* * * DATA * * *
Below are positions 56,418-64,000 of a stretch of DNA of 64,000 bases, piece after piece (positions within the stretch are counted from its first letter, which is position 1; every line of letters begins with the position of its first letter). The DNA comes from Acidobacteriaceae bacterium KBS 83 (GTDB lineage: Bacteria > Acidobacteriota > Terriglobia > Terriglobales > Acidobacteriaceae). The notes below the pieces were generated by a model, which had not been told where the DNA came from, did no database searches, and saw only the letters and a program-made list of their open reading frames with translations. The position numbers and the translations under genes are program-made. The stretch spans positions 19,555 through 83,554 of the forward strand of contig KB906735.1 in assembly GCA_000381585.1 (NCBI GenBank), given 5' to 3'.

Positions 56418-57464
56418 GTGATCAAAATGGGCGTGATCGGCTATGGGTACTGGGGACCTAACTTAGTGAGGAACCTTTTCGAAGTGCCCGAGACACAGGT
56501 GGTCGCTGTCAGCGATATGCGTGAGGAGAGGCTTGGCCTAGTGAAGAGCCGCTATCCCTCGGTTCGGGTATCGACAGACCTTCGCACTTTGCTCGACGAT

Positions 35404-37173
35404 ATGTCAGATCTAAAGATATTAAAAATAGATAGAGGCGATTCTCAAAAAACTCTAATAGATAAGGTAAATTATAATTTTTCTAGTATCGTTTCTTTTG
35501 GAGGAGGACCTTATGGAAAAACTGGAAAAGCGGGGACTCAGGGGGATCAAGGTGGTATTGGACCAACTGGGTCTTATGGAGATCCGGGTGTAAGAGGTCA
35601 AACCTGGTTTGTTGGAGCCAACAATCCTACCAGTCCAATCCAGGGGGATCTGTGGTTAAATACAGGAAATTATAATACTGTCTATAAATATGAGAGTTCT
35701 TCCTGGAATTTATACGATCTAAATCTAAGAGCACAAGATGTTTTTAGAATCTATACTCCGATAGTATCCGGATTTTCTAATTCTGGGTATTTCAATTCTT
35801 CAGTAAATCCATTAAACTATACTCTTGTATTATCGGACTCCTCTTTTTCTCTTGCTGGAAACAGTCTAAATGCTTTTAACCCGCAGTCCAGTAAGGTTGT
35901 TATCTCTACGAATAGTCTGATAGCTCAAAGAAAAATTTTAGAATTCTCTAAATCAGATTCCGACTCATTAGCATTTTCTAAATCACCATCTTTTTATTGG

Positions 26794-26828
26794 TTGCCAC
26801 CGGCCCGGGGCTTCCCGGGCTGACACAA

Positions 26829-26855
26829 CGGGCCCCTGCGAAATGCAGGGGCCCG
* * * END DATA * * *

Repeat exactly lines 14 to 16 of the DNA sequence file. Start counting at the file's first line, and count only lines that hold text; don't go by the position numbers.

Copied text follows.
26801 CGGCCCGGGGCTTCCCGGGCTGACACAA

Positions 26829-26855
26829 CGGGCCCCTGCGAAATGCAGGGGCCCG